The 1980’s: Growth and Expansion
In January of 1980, Ptl. Joseph Boguszewicz was assigned to the Detective Bureau and Stephen Pohling was assigned to the Juvenile Bureau as full-time Detectives.
The issue of officer safety is again visited publicly as BASF, a local styropor plant donates 10 bullet-proof vests for officers on February 27, 1980.
A massive recruitment campaign begins in February to fill six patrol slots.
In the early part of 1980, the Dodge St. Regis replaced The Oldsmobile Delta 88.
On February 5, 1980, Mayor Ted Cherry said the township “will pursue an aggressive affirmative action program in recruiting people for the police positions… I have directed that an exhaustive effort be made to hire minorities as part of the expansion, THIS WILL BE DONE.” Previously, minorities have failed to take the test or have failed in the process. The last exam was in 1978, 4 women applied but did not take the test, 7 blacks applied, 3 took the test and failed. For the test in 1980, 71 male minority members and 23 women have applied. As of this time, the department consists of the Chief, a Lieutenant, six Sergeants, two Detectives and 22 Patrolmen. The position of patrolman carried with it a starting salary of $13,500.00, 13 paid holidays, 12 vacation days a year, 15 annual sick days, overtime opportunities, disability and death benefits, clothing and cleaning uniform allowances, a free annual physical examination, a college incentive program and full medical, dental and optical coverage.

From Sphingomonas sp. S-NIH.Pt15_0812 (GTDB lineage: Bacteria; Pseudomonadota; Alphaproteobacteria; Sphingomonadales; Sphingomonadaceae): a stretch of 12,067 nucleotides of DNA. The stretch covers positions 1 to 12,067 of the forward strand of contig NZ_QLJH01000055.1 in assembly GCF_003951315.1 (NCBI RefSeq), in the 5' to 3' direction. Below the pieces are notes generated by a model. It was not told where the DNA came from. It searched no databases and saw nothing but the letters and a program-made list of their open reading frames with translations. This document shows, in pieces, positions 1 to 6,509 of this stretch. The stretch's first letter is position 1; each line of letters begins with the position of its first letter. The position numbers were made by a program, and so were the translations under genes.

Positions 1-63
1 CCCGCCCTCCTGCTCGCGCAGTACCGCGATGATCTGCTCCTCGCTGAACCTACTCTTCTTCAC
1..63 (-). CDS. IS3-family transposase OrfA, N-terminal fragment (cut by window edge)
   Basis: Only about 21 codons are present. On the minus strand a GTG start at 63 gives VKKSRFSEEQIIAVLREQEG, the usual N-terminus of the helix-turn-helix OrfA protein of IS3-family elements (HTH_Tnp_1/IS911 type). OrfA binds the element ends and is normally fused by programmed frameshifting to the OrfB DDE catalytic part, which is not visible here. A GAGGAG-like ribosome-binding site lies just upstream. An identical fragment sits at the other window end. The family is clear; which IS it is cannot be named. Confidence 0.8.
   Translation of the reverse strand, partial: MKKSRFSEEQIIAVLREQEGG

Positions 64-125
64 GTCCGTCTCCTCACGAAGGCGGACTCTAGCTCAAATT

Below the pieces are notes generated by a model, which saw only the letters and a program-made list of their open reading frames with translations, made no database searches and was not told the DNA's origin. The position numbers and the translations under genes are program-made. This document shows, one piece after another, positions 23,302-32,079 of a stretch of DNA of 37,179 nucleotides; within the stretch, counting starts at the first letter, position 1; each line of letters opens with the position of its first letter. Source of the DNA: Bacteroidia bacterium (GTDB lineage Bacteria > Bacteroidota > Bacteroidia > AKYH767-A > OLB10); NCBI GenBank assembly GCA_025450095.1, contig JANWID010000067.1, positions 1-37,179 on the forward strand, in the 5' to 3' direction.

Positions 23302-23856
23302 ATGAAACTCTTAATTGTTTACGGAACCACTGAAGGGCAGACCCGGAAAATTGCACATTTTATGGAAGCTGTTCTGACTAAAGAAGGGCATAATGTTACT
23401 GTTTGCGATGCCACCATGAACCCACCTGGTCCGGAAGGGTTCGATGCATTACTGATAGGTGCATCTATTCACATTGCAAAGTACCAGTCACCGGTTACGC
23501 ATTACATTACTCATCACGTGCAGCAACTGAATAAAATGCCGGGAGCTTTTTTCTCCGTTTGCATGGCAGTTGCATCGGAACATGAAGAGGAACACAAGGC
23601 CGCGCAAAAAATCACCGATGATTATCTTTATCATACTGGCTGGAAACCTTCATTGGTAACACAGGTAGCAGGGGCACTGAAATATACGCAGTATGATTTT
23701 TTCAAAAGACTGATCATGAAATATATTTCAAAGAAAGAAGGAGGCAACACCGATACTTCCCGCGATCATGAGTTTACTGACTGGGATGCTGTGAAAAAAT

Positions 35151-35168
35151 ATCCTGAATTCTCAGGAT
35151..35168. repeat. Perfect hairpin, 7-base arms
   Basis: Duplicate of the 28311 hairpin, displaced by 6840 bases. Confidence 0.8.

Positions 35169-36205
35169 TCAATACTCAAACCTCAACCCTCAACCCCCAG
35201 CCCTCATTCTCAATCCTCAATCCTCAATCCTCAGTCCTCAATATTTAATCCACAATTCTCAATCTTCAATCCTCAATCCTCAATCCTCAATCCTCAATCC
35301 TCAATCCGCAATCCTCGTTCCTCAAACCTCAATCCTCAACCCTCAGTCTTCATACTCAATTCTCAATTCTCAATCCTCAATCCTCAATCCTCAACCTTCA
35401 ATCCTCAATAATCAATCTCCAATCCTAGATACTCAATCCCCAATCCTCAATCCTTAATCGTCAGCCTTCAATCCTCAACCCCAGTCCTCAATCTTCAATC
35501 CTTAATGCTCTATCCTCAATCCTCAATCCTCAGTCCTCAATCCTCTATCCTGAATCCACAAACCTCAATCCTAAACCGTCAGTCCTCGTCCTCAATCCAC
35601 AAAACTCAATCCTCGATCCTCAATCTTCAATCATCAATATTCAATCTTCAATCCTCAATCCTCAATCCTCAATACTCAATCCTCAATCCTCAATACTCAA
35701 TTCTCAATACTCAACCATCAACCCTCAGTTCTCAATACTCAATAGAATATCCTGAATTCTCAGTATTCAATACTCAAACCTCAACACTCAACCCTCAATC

On April 19, 1980, of the 440 who applied to take the test, 244 took the test at the South Brunswick High School Of the 244, 130 passed 116 applicants then took the physical agility portion and 95 of them passed. The township committee recommended a re-test of the physical agility portion to assure fairness. It was done.
On May 28, 1980 South Brunswick Asphalt and the Police Department strike an agreement for the location of the Police Department range for $1.00 a year for 10 years.
On June 12, 1980 the police now have 102 candidates. 5 black males passed test, no women. The township committee was concerned with the results and on July 3, 1980 re-opened testing for minority candidates. A recruitment flier read “The township police department has previously conducted a recruitment campaign to fill six new authorized positions. In accordance with the township’s affirmative action policy, it has found it necessary to supplement the existing list of candidates by conducting a special ‘minority recruitment’ campaign. Only new minorities may test”.
Shock descended upon the department when Ptl. Robert D. Larsen died at home at the age of 25, on August 04, 1980.
As a result of the testing and re-testing, on August 21, 1980 Hugh E. McNeil, Raymond Rivera, Ronald W. Schmalz, Harry Javier Delgado, Andrew C. Hubbard, Gary Luck and Frederick A. Thompson III were hired.
On August 29, 1980 James Avery, Gary Menghi, and Omar Montague were sworn in bringing the force to 43, with 5 minorities.